Ahluwalia, Tarunveer Singh ; Ahuja, Monica ; Rai, Taranjit Singh ; Kohli, Harbir Singh ; Bhansali, Anil ; Sud, Kamal ; Khullar, Madhu. / ACE variants interact with the RAS pathway to confer risk and protection against type 2 diabetic nephropathy. In: DNA and Cell Biology. 2009 ; Vol. 28, No. 3. pp. 141-150.
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ACE variants interact with the RAS pathway to confer risk and protection against type 2 diabetic nephropathy. / Ahluwalia, Tarunveer Singh; Ahuja, Monica; Rai, Taranjit Singh; Kohli, Harbir Singh; Bhansali, Anil; Sud, Kamal; Khullar, Madhu.

In: DNA and Cell Biology, Vol. 28, No. 3, 01.03.2009, p. 141-150.

Research output: Contribution to journalArticle

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AU - Ahluwalia, Tarunveer Singh

AU - Ahuja, Monica

AU - Rai, Taranjit Singh

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AU - Bhansali, Anil

AU - Sud, Kamal

AU - Khullar, Madhu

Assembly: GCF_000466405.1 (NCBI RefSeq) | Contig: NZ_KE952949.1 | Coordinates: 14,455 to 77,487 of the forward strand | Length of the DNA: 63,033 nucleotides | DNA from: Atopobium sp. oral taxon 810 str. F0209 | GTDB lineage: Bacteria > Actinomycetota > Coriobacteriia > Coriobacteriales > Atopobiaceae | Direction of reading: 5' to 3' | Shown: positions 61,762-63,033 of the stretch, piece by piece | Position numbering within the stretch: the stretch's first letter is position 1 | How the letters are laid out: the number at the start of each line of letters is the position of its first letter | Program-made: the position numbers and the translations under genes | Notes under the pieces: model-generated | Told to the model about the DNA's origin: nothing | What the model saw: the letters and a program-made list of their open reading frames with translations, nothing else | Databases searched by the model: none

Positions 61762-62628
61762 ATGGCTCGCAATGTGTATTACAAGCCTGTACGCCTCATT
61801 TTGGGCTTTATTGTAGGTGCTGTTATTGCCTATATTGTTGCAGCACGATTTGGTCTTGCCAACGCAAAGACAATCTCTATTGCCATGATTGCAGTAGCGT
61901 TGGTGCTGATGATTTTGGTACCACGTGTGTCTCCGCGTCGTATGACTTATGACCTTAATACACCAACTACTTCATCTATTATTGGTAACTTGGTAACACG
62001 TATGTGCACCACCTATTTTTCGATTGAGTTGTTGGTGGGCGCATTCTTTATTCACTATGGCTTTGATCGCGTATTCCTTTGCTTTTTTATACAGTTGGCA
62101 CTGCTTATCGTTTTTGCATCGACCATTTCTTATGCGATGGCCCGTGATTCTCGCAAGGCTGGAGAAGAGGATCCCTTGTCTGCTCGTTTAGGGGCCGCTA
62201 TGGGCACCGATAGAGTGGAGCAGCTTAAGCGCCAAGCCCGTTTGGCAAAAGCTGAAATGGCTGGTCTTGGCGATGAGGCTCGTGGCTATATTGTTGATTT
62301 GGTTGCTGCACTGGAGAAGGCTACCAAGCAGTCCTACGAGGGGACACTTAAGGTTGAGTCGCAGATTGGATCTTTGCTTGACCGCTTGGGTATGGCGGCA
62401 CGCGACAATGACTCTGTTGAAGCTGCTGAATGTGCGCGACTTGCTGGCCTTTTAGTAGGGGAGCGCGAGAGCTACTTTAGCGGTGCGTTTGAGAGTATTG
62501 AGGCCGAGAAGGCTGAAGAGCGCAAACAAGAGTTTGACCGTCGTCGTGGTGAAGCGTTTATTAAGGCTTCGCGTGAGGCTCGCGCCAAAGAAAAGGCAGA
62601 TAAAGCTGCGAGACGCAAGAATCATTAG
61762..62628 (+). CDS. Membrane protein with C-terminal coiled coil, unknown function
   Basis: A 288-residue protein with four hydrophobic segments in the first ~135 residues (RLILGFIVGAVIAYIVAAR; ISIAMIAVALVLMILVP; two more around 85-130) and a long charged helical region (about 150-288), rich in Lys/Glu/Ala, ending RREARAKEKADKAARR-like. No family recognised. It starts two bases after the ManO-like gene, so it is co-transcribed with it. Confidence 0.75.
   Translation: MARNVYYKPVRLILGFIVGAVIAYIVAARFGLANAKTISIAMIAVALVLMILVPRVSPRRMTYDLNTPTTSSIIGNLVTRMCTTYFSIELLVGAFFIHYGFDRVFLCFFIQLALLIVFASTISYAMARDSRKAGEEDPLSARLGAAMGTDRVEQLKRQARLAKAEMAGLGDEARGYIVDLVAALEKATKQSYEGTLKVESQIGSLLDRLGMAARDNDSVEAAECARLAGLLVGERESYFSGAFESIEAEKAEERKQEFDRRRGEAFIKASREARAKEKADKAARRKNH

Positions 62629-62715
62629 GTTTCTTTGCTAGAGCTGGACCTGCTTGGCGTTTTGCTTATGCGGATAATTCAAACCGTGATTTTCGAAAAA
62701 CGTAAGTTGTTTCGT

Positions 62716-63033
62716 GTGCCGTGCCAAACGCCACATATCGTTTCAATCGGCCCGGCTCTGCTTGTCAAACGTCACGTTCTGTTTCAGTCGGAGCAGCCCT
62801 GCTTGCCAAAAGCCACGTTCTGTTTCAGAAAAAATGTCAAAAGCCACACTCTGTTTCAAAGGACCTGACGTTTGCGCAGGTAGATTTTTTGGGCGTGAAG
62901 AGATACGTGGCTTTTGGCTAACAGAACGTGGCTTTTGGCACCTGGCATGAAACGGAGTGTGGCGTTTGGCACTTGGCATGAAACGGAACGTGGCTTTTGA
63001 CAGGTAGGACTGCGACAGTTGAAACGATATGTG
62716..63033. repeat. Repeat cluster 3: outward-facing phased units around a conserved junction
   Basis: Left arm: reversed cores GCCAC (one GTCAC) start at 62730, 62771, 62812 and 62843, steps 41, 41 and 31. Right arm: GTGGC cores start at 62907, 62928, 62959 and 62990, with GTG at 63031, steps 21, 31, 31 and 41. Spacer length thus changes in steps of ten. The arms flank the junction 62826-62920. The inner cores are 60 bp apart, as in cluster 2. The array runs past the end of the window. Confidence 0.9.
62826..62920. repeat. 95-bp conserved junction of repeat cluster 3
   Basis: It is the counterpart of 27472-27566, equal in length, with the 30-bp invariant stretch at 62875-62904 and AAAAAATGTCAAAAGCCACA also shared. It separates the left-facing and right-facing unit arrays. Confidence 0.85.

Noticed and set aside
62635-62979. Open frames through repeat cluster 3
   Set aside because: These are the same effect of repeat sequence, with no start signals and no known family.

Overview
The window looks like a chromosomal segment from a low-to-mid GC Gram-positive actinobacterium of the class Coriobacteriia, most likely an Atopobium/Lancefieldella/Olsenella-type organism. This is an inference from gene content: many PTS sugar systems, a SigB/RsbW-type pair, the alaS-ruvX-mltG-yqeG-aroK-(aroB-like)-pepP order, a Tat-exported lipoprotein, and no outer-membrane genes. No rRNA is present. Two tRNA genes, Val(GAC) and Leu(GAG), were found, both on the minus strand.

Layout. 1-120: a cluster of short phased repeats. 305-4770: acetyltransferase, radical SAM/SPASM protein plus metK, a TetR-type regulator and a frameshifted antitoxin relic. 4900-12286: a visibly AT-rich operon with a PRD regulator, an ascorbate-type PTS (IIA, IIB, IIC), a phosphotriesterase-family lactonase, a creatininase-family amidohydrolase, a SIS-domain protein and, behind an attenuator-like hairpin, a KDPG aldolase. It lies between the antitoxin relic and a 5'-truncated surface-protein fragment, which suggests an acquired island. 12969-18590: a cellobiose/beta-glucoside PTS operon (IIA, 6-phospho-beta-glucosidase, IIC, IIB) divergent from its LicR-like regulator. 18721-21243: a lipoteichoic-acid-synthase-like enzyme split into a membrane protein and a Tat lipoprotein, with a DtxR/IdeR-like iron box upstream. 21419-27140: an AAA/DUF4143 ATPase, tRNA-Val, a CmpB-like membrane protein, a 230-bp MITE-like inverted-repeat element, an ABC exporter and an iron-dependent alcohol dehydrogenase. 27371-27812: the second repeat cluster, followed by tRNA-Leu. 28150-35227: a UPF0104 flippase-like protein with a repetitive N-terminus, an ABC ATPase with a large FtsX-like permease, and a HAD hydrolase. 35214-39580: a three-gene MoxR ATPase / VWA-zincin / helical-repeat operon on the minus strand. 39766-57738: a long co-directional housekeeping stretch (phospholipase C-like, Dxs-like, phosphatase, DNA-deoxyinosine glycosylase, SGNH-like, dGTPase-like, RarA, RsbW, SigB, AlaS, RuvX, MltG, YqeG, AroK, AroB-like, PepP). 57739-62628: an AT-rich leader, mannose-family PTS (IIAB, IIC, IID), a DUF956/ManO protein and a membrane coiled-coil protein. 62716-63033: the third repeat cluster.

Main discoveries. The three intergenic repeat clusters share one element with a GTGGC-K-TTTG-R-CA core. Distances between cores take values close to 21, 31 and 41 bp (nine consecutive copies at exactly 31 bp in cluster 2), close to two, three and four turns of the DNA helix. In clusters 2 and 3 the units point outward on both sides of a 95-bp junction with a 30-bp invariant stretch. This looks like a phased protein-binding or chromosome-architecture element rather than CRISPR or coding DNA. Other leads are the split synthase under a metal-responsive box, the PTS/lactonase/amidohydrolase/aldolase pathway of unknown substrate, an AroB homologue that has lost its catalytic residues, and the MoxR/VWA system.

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AB - Genetic predisposition has been proposed to be a major determinant in the development of renal complications of diabetes. Among candidate genes examined for susceptibility to diabetic nephropathy, angiotensin-converting enzyme (ACE) gene has been found to be associated with pathogenesis and progression of diabetic nephropathy. However, the role of other renin-angiotensin system (RAS) polymorphisms and their possible interactions with different ACE I/D genotypes are less clearly defined. Recent studies also show that ACE haplotypes may be better predictors to disease susceptibility. Thus, in the present study, we evaluated the association of ACE haplotypes and the interactions of ACE, angiotensinogen (AGT), and angiotensin II receptor type I (AGTR1) gene polymorphisms with DNP in Asian Indians. We genotyped seven variants of the RAS pathway genes (ACE, AGT, and AGTR1) in type 2 diabetic cohorts without nephropathy (DM) and with nephropathy (DNP), using allele-specific oligonucleotide-PCR, and PCR-restriction fragment length polymorphism assays. We studied the interaction of these variants with each other and ACE I/D polymorphism. Frequency of ACE D allele and DD genotype (ACE I/D) was significantly higher in DNP (p < 0.005) and was associated with increased risk of nephropathy. The frequency of T allele, MT/TT genotypes (AGT: M235T), and C allele 1166CC genotype (AGTR1: A1166C) was higher and associated with increased risk of DNP (235T, p < 0.0001; 235TT/MT, p < 0.01; 1166C, p < 0.007; 1166CC, p < 0.0001). The ACE locus revealed a near doubling in the prevalence of T-D-G risk haplotype (odds ratio, 1.76) in DNP (0.13) compared to DM (0.08; p < 0.02). ACE haplotypes carrying the I allele were associated with a lower risk of DNP (C-I-A, p < 0.04; C-I-G, p < 0.008). ACE ID/DD genotypes in combination with ACE rs4311, rs4343, and AGT rs699 mutant genotypes increased the risk of DNP development fourfold (p < 0.01). This study provides the first evidence for a disease haplotype for DNP at the ACE locus in Asian Indians. The study further indicates that ACE D allele individually and in interaction with other RAS single-nucleotide polymorphisms significantly increases the risk of nephropathy in type 2 diabetic patients of Asian Indian origin.